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What Detropia Gets Right, and Wrong, about the Motor City

What Detropia Gets Right, and Wrong, about the Motor City

The new documentary is part of the same paternalism that it critiques.

Similarly, as some New York Times commenters have noted, the young men who raid abandoned buildings for scrap metal seem to have a much firmer grip on economic reality than the auto company executives. They know the current market prices for their goods, and even understand how their work fits into the global supply chain. Presumably they also make a profit.

Another standout, and moving, scene was that of MacGregor's UAW local receiving news of American Axle's new wage proposals, ones that include big pay cuts for people who are barely earning a living wage as it is. Some workers would have seen pay drop from $14.35/hr to $11/hr. $14.35 is only about $30,000 a year—hardly the wage of a labor aristocrat. Imagine trying to support a family—housing, transportation, food, etc.—on only $11/hr. Here we see the destruction of the American middle class as a work in progress. This a type of scene that's been replayed far too often across America. (The UAW rejected the proposal outright, and the plant closed.)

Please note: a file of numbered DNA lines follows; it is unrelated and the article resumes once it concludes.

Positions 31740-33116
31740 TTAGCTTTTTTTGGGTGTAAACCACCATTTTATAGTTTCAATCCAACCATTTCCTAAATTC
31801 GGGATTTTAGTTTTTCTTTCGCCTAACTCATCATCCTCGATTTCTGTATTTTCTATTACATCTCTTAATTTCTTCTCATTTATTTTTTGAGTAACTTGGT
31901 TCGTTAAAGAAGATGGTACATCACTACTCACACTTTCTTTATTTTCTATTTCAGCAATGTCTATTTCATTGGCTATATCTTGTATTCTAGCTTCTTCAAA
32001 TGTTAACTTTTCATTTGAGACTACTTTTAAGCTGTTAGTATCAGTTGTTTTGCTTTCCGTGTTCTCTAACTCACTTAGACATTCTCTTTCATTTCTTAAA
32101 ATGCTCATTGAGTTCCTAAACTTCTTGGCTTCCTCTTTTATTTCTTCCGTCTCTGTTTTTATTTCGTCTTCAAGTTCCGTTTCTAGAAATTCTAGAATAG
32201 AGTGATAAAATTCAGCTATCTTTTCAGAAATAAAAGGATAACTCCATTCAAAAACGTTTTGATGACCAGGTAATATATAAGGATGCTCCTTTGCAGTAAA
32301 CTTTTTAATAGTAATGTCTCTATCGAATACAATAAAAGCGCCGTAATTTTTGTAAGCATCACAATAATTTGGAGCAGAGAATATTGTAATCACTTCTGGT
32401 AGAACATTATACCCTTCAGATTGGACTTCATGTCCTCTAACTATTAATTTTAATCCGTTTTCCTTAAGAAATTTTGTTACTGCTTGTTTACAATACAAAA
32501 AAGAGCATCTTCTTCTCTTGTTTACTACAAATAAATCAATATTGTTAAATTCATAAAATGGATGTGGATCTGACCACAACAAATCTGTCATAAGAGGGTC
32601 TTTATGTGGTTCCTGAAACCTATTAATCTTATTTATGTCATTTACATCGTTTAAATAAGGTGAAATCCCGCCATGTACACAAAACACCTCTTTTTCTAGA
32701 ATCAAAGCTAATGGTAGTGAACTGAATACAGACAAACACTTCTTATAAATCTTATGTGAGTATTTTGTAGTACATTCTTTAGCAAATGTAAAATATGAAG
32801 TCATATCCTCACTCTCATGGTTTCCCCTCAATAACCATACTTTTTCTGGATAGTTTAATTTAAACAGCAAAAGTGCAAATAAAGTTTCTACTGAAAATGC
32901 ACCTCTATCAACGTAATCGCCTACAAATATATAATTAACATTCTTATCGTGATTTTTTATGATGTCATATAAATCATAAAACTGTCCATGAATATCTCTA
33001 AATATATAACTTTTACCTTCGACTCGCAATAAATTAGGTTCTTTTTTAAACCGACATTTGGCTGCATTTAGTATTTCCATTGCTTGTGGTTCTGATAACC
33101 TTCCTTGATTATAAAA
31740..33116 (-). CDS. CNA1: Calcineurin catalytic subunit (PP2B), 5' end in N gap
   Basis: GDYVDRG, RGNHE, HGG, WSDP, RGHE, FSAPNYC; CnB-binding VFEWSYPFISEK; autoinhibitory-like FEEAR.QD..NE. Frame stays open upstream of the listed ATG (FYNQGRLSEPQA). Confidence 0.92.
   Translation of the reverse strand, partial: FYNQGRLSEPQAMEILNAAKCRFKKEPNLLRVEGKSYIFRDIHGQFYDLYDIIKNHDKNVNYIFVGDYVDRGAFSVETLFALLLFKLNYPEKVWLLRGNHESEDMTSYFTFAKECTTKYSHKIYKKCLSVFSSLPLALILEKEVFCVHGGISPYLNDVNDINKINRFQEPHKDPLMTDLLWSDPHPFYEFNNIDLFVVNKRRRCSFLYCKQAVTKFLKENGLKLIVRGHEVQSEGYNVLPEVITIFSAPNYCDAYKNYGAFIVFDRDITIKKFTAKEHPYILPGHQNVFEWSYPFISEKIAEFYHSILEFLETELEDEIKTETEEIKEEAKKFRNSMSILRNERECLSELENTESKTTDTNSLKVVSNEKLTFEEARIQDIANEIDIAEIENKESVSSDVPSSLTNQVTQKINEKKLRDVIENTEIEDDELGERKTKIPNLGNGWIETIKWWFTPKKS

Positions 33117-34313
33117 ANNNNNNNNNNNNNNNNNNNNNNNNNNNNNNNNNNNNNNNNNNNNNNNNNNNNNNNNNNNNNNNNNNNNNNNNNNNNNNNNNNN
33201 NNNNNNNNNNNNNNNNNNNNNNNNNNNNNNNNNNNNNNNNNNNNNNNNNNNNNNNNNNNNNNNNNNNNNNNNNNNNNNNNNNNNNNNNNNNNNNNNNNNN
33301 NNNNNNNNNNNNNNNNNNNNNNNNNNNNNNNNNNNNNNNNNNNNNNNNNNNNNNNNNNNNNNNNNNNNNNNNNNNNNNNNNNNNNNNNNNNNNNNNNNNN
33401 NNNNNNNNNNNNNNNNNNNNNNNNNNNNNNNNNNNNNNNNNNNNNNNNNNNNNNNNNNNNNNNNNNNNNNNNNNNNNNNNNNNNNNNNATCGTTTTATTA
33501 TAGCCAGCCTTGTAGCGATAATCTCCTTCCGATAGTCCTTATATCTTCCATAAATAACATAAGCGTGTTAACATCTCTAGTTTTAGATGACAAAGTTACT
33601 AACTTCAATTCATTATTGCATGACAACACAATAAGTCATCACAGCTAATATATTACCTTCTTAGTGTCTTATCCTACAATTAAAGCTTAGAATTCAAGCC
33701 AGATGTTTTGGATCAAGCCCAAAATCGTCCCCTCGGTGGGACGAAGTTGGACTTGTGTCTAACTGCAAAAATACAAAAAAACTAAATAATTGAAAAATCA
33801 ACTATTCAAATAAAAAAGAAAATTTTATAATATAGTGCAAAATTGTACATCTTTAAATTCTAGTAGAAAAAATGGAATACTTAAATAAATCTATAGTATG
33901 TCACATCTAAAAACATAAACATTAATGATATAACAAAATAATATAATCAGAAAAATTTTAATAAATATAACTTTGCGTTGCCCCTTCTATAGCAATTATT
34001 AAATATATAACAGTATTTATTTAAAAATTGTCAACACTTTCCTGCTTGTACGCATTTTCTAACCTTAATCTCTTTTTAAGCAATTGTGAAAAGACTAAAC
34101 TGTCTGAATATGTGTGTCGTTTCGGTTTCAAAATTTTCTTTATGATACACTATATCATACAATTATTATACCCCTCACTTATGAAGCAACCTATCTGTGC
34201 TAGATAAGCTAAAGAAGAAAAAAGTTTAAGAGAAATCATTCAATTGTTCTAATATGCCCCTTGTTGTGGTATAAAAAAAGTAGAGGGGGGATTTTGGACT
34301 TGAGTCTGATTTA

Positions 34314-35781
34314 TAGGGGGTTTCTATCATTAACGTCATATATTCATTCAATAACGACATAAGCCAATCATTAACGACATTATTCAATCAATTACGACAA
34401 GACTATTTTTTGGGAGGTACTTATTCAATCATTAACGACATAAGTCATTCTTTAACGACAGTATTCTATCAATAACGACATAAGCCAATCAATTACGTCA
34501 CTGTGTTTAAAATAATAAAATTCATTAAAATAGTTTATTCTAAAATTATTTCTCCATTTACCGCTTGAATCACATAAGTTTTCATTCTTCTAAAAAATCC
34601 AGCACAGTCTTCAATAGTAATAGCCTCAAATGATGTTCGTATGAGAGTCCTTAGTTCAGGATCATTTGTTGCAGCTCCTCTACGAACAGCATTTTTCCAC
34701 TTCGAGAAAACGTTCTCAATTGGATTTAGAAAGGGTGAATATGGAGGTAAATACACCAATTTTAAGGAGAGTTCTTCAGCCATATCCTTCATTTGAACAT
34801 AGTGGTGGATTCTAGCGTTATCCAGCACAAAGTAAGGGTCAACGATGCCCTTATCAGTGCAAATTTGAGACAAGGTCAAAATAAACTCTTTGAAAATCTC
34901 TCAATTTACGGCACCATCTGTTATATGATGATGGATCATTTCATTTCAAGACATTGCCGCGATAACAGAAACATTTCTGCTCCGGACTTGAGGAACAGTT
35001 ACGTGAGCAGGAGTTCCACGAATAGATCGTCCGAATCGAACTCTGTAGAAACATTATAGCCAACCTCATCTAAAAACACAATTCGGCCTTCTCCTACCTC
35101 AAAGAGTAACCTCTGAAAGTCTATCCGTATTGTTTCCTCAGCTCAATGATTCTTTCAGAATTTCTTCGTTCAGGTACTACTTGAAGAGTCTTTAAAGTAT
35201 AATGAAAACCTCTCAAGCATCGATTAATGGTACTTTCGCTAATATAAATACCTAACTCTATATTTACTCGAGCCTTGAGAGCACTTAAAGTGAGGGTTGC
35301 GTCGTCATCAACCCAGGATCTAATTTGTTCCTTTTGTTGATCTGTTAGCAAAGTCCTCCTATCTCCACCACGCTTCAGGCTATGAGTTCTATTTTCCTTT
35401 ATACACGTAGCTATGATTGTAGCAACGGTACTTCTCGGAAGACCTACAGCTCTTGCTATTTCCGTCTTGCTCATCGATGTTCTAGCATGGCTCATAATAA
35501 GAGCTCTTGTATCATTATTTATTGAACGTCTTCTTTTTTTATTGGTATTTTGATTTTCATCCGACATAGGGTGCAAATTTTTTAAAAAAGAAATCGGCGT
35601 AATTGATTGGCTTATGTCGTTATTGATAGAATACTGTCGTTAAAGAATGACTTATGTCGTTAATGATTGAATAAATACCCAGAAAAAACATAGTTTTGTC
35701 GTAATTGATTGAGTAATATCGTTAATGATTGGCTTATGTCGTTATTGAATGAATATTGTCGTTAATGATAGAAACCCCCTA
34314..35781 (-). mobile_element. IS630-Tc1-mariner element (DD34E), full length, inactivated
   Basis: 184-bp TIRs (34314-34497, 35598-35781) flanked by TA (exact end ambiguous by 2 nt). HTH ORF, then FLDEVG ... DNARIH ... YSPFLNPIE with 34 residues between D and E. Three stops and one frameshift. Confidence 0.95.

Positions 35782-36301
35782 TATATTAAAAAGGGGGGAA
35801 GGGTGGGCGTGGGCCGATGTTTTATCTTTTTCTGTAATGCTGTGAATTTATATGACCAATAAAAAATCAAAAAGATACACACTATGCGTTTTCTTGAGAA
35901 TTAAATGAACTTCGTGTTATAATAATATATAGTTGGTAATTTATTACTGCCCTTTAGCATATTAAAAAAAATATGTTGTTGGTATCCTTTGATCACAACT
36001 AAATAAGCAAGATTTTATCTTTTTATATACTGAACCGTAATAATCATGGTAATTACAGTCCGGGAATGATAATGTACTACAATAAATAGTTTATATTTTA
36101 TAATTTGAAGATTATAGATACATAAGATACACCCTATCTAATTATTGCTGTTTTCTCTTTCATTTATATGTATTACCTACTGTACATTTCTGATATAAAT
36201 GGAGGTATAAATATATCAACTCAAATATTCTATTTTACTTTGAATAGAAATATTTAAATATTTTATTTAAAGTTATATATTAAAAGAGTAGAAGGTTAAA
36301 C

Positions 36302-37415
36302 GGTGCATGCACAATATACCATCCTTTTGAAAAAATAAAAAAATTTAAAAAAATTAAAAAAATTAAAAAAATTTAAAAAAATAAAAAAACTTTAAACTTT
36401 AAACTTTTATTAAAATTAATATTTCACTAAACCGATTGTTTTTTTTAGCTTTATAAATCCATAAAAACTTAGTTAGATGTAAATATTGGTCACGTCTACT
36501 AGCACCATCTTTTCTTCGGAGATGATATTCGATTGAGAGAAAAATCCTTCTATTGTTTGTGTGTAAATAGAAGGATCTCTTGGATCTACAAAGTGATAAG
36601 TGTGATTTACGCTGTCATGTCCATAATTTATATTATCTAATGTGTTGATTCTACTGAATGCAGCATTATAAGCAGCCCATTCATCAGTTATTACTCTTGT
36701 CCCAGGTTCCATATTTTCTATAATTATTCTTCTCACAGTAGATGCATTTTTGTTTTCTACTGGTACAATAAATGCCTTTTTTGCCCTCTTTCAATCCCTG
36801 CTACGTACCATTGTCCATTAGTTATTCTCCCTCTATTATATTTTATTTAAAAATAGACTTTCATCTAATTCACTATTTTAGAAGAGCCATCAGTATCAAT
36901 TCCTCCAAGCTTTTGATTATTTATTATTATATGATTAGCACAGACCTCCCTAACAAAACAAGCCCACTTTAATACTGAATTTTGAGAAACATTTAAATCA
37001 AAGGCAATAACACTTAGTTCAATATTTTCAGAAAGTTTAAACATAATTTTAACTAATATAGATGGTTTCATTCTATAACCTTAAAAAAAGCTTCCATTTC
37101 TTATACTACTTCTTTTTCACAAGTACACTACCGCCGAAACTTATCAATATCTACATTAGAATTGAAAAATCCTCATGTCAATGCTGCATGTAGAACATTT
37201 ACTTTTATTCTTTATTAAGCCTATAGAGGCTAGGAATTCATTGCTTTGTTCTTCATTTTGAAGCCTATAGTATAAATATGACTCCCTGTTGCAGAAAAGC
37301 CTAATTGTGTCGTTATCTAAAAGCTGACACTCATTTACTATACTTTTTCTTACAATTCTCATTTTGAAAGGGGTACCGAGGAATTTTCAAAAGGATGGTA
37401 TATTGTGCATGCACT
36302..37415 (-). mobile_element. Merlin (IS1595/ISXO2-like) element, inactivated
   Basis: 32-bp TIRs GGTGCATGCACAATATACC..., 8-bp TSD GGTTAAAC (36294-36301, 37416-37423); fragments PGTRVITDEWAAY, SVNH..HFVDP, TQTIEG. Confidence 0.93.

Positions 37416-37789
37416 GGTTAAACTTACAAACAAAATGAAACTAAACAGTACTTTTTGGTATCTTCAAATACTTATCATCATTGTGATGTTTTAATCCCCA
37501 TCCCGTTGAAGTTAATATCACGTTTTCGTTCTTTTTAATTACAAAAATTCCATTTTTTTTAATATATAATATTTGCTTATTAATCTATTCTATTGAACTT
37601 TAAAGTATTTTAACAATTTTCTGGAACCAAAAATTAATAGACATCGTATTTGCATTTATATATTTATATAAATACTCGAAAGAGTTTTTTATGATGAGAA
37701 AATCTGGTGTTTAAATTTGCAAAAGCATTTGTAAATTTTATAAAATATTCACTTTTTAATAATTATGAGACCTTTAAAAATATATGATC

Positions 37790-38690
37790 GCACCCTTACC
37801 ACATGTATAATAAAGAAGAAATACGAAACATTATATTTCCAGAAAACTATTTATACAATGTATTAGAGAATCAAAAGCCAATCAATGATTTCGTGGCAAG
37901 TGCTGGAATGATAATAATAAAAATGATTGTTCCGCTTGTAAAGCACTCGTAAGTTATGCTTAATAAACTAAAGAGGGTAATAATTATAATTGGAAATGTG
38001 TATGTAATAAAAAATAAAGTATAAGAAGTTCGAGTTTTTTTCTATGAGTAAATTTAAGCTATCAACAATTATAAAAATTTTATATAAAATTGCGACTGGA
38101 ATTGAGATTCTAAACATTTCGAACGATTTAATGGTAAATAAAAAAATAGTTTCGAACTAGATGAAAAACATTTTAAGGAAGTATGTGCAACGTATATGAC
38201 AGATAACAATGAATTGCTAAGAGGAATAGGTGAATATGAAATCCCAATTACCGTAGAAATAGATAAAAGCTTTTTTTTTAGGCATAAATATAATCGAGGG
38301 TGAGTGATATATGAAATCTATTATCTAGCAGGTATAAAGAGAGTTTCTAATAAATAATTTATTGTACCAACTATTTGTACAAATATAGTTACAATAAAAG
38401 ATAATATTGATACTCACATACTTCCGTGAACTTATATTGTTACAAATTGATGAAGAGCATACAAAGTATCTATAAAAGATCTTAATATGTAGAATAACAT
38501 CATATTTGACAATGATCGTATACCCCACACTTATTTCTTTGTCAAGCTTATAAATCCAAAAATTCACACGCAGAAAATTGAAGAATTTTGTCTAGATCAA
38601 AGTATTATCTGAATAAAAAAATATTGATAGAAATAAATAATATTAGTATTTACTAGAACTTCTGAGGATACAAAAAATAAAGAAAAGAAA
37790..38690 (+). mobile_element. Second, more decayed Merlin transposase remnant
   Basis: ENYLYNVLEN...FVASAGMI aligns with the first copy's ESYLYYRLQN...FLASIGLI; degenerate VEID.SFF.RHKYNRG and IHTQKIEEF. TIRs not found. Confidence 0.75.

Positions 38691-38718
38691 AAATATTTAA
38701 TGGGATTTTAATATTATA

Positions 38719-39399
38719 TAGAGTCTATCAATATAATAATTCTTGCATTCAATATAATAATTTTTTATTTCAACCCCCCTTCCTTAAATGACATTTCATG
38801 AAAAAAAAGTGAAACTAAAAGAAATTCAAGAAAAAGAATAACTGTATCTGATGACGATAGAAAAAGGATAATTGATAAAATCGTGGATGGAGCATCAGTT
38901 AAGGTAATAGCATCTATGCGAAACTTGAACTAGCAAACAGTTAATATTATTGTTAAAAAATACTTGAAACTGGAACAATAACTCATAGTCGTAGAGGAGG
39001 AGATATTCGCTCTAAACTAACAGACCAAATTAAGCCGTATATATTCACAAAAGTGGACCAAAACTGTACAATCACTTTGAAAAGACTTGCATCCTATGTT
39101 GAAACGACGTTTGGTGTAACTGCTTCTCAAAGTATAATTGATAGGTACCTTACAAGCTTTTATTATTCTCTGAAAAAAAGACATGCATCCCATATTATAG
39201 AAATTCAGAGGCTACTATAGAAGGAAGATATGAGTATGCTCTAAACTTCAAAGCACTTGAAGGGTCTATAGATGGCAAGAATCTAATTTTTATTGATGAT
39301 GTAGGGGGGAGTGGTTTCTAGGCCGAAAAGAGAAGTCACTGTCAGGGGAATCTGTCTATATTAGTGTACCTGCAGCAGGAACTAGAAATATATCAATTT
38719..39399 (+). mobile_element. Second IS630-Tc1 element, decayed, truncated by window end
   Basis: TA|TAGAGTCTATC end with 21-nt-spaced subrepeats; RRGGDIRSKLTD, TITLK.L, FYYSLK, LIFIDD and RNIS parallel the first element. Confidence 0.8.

However, the labor scenes also show Detropia's weakness. There was a clearly one-sided presentation of the facts designed to elicit maximum labor sympathy. Detropia mentions a Cadillac plant that closed and was, according to the UAW rep, moved to Mexico. However, GM also built a new state-of-the-art Cadillac plant in Lansing in recent years that makes the CTS we see MacGregor driving. That wasn't mentioned. The film notes the large pay cuts new UAW workers are expected to take, without showing how existing workers emerged from the bankruptcies with far less damage than other stakeholders. Delphi's union retirees, for example, got a special pension top up from a bankrupt GM to keep them 100 percent whole, while non-union retirees were out of luck and saw their pensions slashed 70 percent. The UAW came away owning a good slug of GM, and the hourly wages discussed in the American Axle example don't fairly represent what Big Three assembly workers enjoy. The presentation was so one-sided and with an obvious political ax to grind it's no wonder no company representatives agreed to be interviewed by the filmmakers.

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